Three years ago, a tearful Andy Murray sat in the main interview room at Melbourne Park ahead of his first round and admitted the pain in his hip had become too much to bear and that he was planning on retiring from tennis, with the Australian Open potentially being his last tournament.
Murray comes full circle
The former world No.1 banishes painful memories at Melbourne Park
“The pain is too much really, it’s not something that I want to – I don’t want to continue playing that way. I’ve tried pretty much everything that I could to get it right and that hasn’t worked,” the former world No.1 conceded in a standing-room only press conference.
Tributes for Murray poured in throughout the following weekend as TV screens around the tournament grounds replayed the Scot’s emotional admission.
A premature farewell
“It’s a sad day for the sport and for everyone you’ve had an impact on,” read a message from Nick Kyrgios to Murray on social media, while Juan Martin del Potro said on Instagram: “Please don’t stop trying. Keep fighting. I can imagine your pain and sadness. I hope you can overcome this. You deserve to retire on your own terms.”
In his first round against Roberto Bautista Agut on John Cain Arena – called Melbourne Arena at the time – Murray went down two-sets-to-love before he tapped into his inner warrior. He was visibly in pain, his movement hampered and his facial expressions directed at his box conveying just how difficult it was to compete on his damaged hip.
The Brit ended up losing to Bautista Agut in five sets and was then called onto the court to watch a tribute video prepared by the tournament in which his peers wished him a happy retirement.
At some point through the course of that emotional roller coaster, Murray decided against retirement and instead underwent hip resurfacing surgery that resuscitated his career.
‘I couldn’t ask for more’
On Tuesday, three years on from that brutal defeat to Bautista Agut and that awkward and unwarranted on-court farewell party, Murray returned to John Cain Arena where he battled past No.21 seed Nikoloz Basilashvili in five sets to reach the second round of the Australian Open for the first time since 2017.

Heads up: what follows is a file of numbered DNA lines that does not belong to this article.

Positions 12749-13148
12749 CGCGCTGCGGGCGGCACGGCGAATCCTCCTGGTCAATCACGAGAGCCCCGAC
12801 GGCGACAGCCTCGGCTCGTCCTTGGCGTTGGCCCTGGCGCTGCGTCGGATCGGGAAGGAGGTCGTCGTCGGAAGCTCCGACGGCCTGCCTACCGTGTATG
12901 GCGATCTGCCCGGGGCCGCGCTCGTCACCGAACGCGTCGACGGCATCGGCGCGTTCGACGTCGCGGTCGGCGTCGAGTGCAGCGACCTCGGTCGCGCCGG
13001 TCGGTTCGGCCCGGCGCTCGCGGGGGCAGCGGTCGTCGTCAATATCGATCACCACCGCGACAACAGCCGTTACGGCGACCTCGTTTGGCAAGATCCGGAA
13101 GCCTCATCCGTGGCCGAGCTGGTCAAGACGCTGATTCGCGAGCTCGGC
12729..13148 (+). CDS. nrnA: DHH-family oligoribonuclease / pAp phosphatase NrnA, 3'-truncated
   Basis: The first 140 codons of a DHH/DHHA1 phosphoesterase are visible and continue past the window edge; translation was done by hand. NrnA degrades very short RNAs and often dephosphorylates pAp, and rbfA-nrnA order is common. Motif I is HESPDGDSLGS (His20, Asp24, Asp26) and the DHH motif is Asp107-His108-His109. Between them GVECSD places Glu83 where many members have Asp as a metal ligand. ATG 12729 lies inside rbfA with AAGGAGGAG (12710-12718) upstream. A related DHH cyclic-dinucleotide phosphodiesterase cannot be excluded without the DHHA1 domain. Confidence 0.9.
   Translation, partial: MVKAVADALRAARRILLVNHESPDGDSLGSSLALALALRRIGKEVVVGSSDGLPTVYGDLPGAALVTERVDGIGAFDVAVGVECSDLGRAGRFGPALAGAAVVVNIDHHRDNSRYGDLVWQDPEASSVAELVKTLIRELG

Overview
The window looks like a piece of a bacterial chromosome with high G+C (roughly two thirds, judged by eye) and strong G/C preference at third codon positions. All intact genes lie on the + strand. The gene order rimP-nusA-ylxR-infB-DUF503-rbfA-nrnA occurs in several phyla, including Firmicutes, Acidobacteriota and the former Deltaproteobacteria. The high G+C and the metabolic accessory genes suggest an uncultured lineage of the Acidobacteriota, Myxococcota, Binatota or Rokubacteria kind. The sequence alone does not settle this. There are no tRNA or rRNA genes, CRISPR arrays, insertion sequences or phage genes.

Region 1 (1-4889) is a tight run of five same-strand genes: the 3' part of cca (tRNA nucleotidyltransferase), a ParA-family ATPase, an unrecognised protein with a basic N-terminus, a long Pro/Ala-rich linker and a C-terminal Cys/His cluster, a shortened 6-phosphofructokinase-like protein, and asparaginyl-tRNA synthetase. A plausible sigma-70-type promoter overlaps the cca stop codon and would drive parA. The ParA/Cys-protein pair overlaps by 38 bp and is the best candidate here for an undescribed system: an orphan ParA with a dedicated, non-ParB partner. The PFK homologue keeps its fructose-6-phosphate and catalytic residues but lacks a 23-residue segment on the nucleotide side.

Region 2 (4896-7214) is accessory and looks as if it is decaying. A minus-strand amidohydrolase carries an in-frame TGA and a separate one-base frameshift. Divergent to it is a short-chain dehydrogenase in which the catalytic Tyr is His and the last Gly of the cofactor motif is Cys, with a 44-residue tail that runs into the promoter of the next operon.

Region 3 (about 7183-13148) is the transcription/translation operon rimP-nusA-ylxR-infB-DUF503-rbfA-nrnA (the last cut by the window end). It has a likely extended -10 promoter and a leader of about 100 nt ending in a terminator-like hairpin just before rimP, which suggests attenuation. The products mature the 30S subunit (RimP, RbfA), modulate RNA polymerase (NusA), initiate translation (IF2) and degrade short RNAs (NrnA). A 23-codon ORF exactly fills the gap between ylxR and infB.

It was a well-earned full circle moment for the three-time major champion, who is now one victory away from re-entering the top 100.
“Yeah it’s amazing. It’s been a tough three, four years. I’ve put in a lot of work to get back here,” Murray said during his on-court interview.
“I’ve played on this court many times and the atmosphere is incredible, I’ve always had fantastic support. This is the one where I thought potentially I played my last match on three years ago but amazing to be back, winning a five-set battle like that, I couldn’t ask for any more.”
Except the ever ambitious Murray is hungry for more.
Ahead of the start of this 2022 season, the 34-year-old clearly stated his goals for this upcoming chapter of his career. He has concrete targets, like trying to get to 50 tournament title victories (he is currently at 46), and hitting 700 match-wins (he is currently at 696). But he also dreams of making a real impact at the Grand Slam level once again, having not made it past the third round at a major since Wimbledon 2017.
“I would like to have a deep run; it’s something I’ve not had in one of the Slams since I came back from the injury and it’s something that’s motivating me. I’ve played some of my best tennis here over the years and I hope I can do it this tournament,” said Murray on Tuesday.
A happy hunting ground
Murray’s winning percentage at the Australian Open is his second-best among all four majors. Victory in the second round against Japanese qualifier Taro Daniel on Thursday would be his 50th at the tournament, from 63 contested.
With a 0-5 record in finals at Melbourne Park, one wonders if Murray has any bittersweet feelings towards the place.
“I’ve always loved it there,” he said in a press conference in Abu Dhabi last month. “Obviously I would have loved to have won one of my finals there but I played four finals against Novak there, and he’s won nine; also lost to him in the semis once, which was a brutal match, I lost to Roger once in the quarter-finals, once to him in the final – these guys what they’ve gone on to achieve is like, there’s no shame in having lost to the greatest players that have ever played the game in those matches.
“I kind of feel like I maybe deserve to have an Australian Open, but I never got it done in the big matches there. Got close and was in good position a couple of times, but couldn’t convert it, so that’s something I obviously have to deal with. But my memories from Australia, in terms of how I feel about the place, I love it there.”
‘It’s extraordinary what he was able to do’
With a metal hip and a huge heart, Murray can look back on his journey with great pride. His fellow players are stunned by the fact he was able to bounce back from such an injury and appreciate the tremendous amount of work he put in to extend his career just a little bit longer.
“He's definitely not the guy that would just give up and be like, no, I'm done,” former world No.3 Grigor Dimitrov said of Murray on Tuesday.
“I think it's extraordinary what he was able to do after that. I saw him moving even on the court. Yes, it's clearly not the same, but it's staggering. Honestly it's amazing for me to see, and I think for everybody, not just for me.”
Murray prepared for this Australian Open by reaching the final at the ATP 250 tournament in Sydney - his first final appearance since he won Antwerp in 2019.
Reflecting on the road that led him back here, Murray said it best in his latest column for the BBC: “It would have been easy to stop playing - but I kept trying and trying. I'm proud of that work and effort.”